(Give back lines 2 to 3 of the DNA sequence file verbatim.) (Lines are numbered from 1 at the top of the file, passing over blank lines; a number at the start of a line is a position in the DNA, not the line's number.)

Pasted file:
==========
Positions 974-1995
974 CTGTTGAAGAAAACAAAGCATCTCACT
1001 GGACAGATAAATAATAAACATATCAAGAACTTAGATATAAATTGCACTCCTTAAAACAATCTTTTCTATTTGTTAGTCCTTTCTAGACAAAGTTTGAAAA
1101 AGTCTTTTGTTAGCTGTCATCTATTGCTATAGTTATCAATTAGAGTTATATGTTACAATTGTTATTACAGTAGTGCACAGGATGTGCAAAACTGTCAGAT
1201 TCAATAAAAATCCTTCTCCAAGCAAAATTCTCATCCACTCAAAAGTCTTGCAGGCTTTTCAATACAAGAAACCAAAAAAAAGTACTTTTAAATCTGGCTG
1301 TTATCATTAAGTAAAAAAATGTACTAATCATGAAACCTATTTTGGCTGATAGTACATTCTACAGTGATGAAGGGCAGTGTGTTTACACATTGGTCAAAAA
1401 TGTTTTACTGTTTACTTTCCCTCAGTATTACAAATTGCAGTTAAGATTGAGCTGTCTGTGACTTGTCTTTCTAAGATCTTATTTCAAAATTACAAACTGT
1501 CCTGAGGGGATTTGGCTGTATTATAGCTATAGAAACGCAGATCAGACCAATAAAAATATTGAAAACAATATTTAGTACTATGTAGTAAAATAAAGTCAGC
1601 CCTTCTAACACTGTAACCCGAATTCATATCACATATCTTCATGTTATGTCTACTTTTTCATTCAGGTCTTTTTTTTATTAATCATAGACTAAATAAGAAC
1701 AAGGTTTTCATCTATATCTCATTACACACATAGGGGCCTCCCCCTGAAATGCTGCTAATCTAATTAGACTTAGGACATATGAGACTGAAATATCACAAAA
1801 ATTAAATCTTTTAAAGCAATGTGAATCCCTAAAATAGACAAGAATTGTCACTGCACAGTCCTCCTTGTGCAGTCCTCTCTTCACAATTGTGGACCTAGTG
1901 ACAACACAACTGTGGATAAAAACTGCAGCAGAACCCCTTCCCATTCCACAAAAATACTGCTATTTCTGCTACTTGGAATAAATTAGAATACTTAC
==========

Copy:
974 CTGTTGAAGAAAACAAAGCATCTCACT
1001 GGACAGATAAATAATAAACATATCAAGAACTTAGATATAAATTGCACTCCTTAAAACAATCTTTTCTATTTGTTAGTCCTTTCTAGACAAAGTTTGAAAA